My take on it is, you don't ever pick a side. Somebody isn't going to like you as much as somebody else because that other person did pick a side at the beginning. That's OK. In the long run, as you work through this thing, you're going to be on the right road. You will.

But that became a huge challenge in Ferguson. It really was. And I don't think I've ever covered any story where that became a bigger problem for journalists than pick a side. It was a huge problem. It really was a big deal, and it affected the way we did our jobs. It affected the way stories were presented to the public. It affected the public perception of what was happening.

I feel really fortunate. In my coverage of Ferguson, I was able to tell the story from both the side of the protesters and from a few nights of being embedded with the police and telling it from their side of the story. And so there's not many journalists that got to tell the story accurately from both sides there.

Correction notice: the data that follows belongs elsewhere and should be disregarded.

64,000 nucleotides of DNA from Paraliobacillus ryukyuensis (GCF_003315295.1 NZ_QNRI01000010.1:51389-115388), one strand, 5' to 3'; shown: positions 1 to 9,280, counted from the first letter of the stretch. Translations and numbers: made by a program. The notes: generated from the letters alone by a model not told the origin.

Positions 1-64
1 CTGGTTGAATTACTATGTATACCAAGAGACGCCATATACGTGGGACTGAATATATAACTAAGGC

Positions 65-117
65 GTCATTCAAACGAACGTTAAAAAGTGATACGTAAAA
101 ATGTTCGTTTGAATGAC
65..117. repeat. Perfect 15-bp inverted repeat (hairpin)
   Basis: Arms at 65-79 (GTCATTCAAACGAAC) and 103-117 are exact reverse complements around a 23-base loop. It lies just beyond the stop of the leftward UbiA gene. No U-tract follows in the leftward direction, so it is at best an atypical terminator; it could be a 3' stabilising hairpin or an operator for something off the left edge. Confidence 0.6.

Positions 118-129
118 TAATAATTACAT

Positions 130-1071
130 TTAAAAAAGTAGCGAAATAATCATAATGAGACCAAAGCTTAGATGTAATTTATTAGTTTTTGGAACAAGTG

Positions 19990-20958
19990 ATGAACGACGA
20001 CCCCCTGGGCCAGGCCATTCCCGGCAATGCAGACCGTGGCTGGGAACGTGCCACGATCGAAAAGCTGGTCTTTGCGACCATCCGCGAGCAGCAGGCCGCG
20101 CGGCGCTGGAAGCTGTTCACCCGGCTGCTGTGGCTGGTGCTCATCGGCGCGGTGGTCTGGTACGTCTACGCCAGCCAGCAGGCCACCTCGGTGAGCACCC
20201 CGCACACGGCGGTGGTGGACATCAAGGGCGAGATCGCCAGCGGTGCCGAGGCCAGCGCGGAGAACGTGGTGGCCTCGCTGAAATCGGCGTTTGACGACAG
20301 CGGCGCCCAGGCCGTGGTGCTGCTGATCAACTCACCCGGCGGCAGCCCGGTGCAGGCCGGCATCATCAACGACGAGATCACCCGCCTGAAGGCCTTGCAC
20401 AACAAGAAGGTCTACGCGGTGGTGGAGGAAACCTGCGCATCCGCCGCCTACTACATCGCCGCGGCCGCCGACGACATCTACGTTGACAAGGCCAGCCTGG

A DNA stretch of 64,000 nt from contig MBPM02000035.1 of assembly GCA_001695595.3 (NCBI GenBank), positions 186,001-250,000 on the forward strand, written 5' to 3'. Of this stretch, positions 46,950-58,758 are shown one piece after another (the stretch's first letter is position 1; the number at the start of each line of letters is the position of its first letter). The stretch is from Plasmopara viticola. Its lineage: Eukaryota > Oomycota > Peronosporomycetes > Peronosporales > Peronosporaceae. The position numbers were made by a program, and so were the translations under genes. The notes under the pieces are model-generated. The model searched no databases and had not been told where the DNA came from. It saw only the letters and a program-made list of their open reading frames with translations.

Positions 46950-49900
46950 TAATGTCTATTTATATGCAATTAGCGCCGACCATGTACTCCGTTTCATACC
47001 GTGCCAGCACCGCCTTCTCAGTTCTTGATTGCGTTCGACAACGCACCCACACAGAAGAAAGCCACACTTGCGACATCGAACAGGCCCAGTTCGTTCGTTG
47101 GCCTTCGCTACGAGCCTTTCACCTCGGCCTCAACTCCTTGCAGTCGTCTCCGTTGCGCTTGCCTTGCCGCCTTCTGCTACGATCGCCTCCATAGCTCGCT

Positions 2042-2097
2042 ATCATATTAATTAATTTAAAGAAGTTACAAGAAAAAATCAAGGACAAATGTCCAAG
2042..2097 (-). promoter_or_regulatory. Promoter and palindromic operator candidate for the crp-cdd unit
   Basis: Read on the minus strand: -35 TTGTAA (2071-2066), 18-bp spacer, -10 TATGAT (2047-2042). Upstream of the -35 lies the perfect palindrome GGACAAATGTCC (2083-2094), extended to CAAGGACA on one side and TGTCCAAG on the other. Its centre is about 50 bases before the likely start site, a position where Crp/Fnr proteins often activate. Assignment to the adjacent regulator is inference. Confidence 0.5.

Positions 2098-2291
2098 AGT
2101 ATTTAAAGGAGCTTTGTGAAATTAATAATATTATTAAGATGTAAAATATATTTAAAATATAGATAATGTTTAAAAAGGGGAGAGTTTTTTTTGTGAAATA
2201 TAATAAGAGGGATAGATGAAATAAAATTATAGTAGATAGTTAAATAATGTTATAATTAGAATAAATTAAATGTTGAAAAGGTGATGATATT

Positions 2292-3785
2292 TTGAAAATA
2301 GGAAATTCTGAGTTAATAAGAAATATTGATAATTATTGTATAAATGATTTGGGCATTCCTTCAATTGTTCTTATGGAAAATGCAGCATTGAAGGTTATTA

And I had a range of interactions with the police, from being threatened with tear gas-- well, from being tear gassed and having rubber bullets shot at me and being threatened with arrest and threatened with you know guns from the side of the police. And I also had a similar sort of thing of being threatened and sort of pushed around and assaulted by members-- people who were at the protests.

You hope that some of this reporting begins to create bridges of understanding that weren't already there. But often, I think you're right, that people do just feed back into what they already know, what their own experience has been, and aren't often willing to step outside of that, to understand what's happening on the other side. But you do find spaces where that begins to happen. And I will call that progress.

What so many people want across every ideological spectrum, no matter what they want to believe to be true, what they want is for it to be easy. Either Mike Brown was a thug who attacked a police officer who deserved to die, and therefore Ferguson PD did not and has never done anything wrong, or Darren Wilson and the Ferguson PD are a bunch of racists who racially profiled Michael Brown, and the whole thing should be shut down. Reality always exists in the middle of those two things. It's not an either/or.